Flying high, well, almost

Historic black and white image of biplane and three men including Bert Hinkler (pilot), one woman and one child, wearing 1912 clothing, standing near the plane.
Bert Hinkler and his plane in 1912 | Photo courtesy of Hinkler House Memorial Museum

Bert Hinkler was a legend! Stories of his triumphs and his tragic death have been well-told—from his first solo flight from England to Australia in 1928 to flying across the Southern Atlantic Ocean three years later.

But did you know it all began with his first successful glider flight, right here in Mon Repos? Bert’s glider only climbed to 10m above the sand dunes, but it launched him on a runway to fame. You can see where it all began if you head just a short walk north along the Turtle Trail. How much has changed in over a century—we now have jets, frequent flyer points and test flights into space! Wonder what Bert would have thought of all of that?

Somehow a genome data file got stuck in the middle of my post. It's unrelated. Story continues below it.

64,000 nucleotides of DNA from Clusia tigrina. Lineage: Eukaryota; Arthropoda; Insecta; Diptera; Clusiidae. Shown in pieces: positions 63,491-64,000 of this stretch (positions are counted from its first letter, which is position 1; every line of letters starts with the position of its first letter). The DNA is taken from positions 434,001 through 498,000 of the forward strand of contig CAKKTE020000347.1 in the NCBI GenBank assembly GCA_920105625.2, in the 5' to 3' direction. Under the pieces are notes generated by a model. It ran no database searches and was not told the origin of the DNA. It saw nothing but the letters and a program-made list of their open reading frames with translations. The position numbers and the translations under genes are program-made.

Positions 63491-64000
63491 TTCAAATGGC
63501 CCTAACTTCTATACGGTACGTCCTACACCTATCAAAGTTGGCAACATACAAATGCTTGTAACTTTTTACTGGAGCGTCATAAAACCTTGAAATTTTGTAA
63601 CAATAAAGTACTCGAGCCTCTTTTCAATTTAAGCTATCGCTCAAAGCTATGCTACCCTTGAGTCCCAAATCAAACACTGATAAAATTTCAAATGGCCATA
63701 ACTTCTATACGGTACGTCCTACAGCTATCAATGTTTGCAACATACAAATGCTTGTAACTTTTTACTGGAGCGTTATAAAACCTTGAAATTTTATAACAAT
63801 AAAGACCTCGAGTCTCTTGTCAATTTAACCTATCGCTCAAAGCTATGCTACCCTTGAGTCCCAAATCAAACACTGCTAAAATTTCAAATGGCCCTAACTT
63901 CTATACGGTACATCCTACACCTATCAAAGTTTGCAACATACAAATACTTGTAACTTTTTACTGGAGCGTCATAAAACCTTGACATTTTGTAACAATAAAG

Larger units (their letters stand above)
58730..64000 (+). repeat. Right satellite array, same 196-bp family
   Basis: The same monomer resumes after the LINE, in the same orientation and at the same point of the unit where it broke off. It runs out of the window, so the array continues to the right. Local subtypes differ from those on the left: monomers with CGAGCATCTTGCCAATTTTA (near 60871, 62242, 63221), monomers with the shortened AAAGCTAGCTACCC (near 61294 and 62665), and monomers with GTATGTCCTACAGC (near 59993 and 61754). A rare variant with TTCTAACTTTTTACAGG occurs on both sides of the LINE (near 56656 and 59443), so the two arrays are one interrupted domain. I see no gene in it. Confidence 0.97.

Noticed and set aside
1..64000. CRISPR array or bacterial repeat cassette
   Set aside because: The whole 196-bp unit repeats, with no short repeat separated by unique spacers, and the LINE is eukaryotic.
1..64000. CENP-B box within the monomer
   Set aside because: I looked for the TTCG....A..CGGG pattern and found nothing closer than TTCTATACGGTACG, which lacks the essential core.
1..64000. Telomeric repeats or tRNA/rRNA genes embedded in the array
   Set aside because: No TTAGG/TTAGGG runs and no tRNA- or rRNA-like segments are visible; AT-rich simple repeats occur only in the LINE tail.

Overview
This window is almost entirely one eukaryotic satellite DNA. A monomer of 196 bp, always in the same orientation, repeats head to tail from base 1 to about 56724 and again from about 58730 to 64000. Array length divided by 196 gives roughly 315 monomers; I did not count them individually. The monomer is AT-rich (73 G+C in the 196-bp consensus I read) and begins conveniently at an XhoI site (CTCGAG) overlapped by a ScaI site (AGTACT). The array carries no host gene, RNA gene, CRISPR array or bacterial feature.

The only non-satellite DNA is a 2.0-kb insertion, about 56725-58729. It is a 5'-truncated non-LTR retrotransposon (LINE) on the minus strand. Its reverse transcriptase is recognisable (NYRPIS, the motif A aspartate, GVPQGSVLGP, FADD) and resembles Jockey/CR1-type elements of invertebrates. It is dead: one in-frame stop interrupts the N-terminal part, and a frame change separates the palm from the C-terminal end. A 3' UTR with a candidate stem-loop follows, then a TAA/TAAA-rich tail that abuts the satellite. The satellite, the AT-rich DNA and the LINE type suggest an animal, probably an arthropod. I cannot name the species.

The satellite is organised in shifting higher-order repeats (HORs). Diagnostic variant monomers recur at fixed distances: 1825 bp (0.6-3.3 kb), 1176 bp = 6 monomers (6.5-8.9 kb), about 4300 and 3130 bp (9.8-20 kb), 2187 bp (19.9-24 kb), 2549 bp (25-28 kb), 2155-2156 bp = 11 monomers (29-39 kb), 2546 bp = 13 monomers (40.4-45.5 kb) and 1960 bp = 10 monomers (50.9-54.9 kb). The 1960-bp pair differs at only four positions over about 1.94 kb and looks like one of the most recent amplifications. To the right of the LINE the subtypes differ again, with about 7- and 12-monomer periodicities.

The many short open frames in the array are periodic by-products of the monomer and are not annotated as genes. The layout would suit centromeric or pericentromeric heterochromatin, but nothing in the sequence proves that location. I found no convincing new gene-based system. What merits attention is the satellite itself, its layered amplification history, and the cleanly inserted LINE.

Ready to create magical memories?

Take another look at all that Mon Repos has to offer—even if you you’re not visiting the centre!

Remember to check Park alerts read up on all COVID-19 updates before you go.

Last updated: 20 October 2020

Acknowledgement of Country

The Department of Environment and Science acknowledges Aboriginal peoples and Torres Strait Islander peoples as the Traditional Owners and custodians of the land. We recognise their connection to land, sea and community, and pay our respects to Elders past, present and emerging.

Design developed by Boyd Blackman, a Butchulla and Birri Birri man, featuring the artwork of Elaine Chambers, a Koa (Guwa) and Kuku Yalanji woman.